The historic city of Alexandria and the waterfront property along the Potomac River in northern Virginia.

9 Oldest Founded Towns to Visit in Virginia

Virginia, home to stunning mountains, lakes, and rivers, also played a central role in American history. Several of the country's founding fathers were Virginians, including George Washington, Thomas Jefferson, James Madison, George Mason, and Patrick Henry. The towns and cities of Virginia hold stories of past battles and plantation life. Many historical buildings are national treasures showcasing original structures. These towns and cities are among the oldest in Virginia and welcome visitors to immerse themselves in history.


Fountains and City Hall, at Market Square, in Old Town, Alexandria, Virginia.
Fountains and City Hall, at Market Square, Alexandria.

Founded in 1749 by Scottish merchants, Alexandria is a historical treasure. Located on the western bank of the Potomac River, Alexandria is the third largest principal city in the Washington Metropolitan area. The city is the adopted hometown of America's first president, George Washington. Washington's home, Mt. Vernon, hosts tours of the house and land. The George Washington Masonic National Memorial is a Masonic building and memorial dedicated to the memory of George Washington. Sitting atop Shutter's Hill, the memorial overlooks the King Street–Old Town Metro station.

The historic center of Alexandria, or Old Town, contains the nation's best-preserved assemblages of late-18th and early-19th-century architecture. The oldest is Ramsey House which is now the Alexandria Visitor Center. For over 260 years, the farmer's market has been held at Market Square. Every Saturday morning, vendors offer fruits and vegetables, cheese, bread, flowers, soaps, and art for visitors.

In addition to the market, Old Town Alexandria is home to The Torpedo Factory Art Center. The building was originally the US Naval Torpedo Station naval munitions factory, converted into an art center in 1974. Overlooking the banks of the Potomac River, visitors can appreciate community artists who work in a variety of media, including painting, ceramics, photography, stained glass, printmaking, and sculpture. Historic Alexandria is a treasure trove of structures, artifacts, and records providing education for those who visit every year.


The Tredegar Iron Works in Richmond, Virginia, was the biggest iron works in the Confederacy during the American Civil War
The Tredegar Iron Works in Richmond, Virginia. Image credit OJUP via Shutterstock

Virginia's capital city, Richmond, founded in 1737 by William Byrd II, rests on the fall line of the James River in the Piedmont region of Virginia. The city served as the capital of the Confederacy during the Civil War and served as a hub for the military, railways, and slavery markets before being burned by Union forces in 1865. Today, Richmond is home to many museums, including the American Civil War Museum, the Black History Museum, and the Virginia Museum of History and Culture. At John Marshall House, visitors can transport back in time to the 1700s with a guided tour or a stroll in the garden.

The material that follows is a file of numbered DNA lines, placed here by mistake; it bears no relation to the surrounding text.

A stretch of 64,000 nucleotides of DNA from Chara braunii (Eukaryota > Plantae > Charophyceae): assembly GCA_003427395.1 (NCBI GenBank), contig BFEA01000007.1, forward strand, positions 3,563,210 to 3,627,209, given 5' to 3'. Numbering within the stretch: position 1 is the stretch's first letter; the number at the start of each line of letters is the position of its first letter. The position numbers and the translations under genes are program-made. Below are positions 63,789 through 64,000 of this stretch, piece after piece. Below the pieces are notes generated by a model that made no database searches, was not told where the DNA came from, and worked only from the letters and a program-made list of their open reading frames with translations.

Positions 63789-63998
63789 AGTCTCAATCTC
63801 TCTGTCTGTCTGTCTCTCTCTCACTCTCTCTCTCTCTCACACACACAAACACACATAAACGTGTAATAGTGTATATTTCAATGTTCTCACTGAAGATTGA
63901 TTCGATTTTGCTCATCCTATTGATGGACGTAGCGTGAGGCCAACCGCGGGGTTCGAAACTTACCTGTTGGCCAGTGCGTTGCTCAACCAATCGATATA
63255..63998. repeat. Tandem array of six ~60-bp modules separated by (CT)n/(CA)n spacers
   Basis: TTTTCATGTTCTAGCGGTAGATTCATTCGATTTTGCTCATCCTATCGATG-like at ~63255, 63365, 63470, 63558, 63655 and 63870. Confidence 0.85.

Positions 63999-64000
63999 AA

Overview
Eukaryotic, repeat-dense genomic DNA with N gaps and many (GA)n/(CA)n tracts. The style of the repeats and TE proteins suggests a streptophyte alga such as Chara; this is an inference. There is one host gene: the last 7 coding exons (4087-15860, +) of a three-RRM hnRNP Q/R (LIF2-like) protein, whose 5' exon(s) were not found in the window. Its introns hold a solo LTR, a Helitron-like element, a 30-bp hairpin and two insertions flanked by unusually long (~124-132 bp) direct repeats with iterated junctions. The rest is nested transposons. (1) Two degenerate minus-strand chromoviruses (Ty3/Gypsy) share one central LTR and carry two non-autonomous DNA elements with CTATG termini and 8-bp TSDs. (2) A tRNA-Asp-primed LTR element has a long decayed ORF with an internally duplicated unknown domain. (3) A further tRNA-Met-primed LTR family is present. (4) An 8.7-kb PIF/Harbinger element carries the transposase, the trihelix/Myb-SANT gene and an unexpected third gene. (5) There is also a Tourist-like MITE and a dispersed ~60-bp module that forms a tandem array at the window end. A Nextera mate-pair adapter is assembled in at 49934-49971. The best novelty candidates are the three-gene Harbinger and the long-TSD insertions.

For outdoor history, visitors can walk the Richmond Slave Trail, Civil War Trails, and Road to Freedom Tour — the trails and tour immerse visitors in Virginia's history through the perspective of historical figures. In addition to the trails, Richmond is home to many historical parks. Chimborazo Park is a public park that was once the site of a Confederate hospital. Post-Civil War, the park hosted a refugee camp for slaves. Forest Hill Park is an urban park with nature trails, wildlife, picnic shelters, and a playground. Lewis Ginter Botanical Garden has welcoming fountains, ponds, and a domed conservatory greenhouse. Throughout the year, Richmond immerses visitors in history with gardens, museums, and trails.


The University of Virginia at Charlottesville, Virginia, USA. The Rotunda building designed by Thomas Jefferson
The University of Virginia at Charlottesville, Virginia.

The city of Charlottesville is in central Virginia, east of the Blue Ridge Mountains. Founded in 1762, the city offers stunning beauty and history. Charlottesville is the hometown of President Thomas Jefferson and his public university, the University of Virginia. In addition to the university, the stunning homes of former Presidents Thomas Jefferson, James Madison, and James Monroe offer guided tours of historical buildings and surrounding land. Private tours are also available.

In addition to historical homes, Charlottesville's Jefferson School African American Heritage Center combines a historical exhibit and an art gallery with events that highlight the city's African American history and culture. For a taste of the 18th century, the Michie Tavern welcomes visitors with servers in period attire, offering southern fare and hospitality. The 1784 pub serves Virginia wines, beers, and hard ciders. After dining, The Tavern Shop is available for purchasing souvenirs such as games, puzzles, mugs, or clothing. Charlottesville invites visitors to explore the homes of former presidents, dine on southern cuisine, and learn from the past.


 An actor playing Benedict Arnold, with crowd in attendance, at Colonial Williamsburg in Virginia.
Colonial Williamsburg in Virginia. Image credit Michael Gordon via Shutterstock

Founded in 1632, Williamsburg sits along Interstate 64 at the center of eastern Virginia. The city is famous for the Colonial Williamsburg Foundation, the largest living history museum in the world. The museum contains over 600 iconic sites, including working tradespeople, historic taverns, and two art museums. Colonial Williamsburg is also home to the DeWitt Wallace Decorative Arts Museum and the Abby Aldrich Rockefeller Folk Art Museum. These museums contain examples of American and British furniture, textiles, costumes, toys, and architectural fragments.

For a spooky encounter, ghost tours welcome visitors to embark on a night walk through Colonial Williamsburg. Guides provide stories based on research connected to factual and historic events. The ghost tour extends with a walk through the nation's second-oldest college, the College of William & Mary. For thrill-seekers, Busch Gardens offers rollercoasters that twist, turn, and spin upside down at high speed. The park also offers scenic train rides, bumper cars, and rides for children. Next to Busch Gardens is Water Park USA featuring multiple water slides, pools, shops, and dining. Williamsburg blends modern activities with historical interactions for a unique experience.


A statue for Captain John Smith, Governor of Virginia, at the Jamestown historical settlement.
Captain John Smith, Governor of Virginia, at the Jamestown historical settlement. Image credit Michael Gordon via Shutterstock

Stories of John Smith and Pocahontas draw visitors to the archaeological site of Jamestown every year. Jamestown, established in 1607 by English settlers, is now managed by Preservation Virginia and the National Park Service. Surrounded by the James River, Back River, and Sandy Bay, Jamestown transports visitors to a time when survival was the focus. The Archaerium is Jamestown's archaeology museum showcasing items from the 1600s, including tools, coins, and trade goods.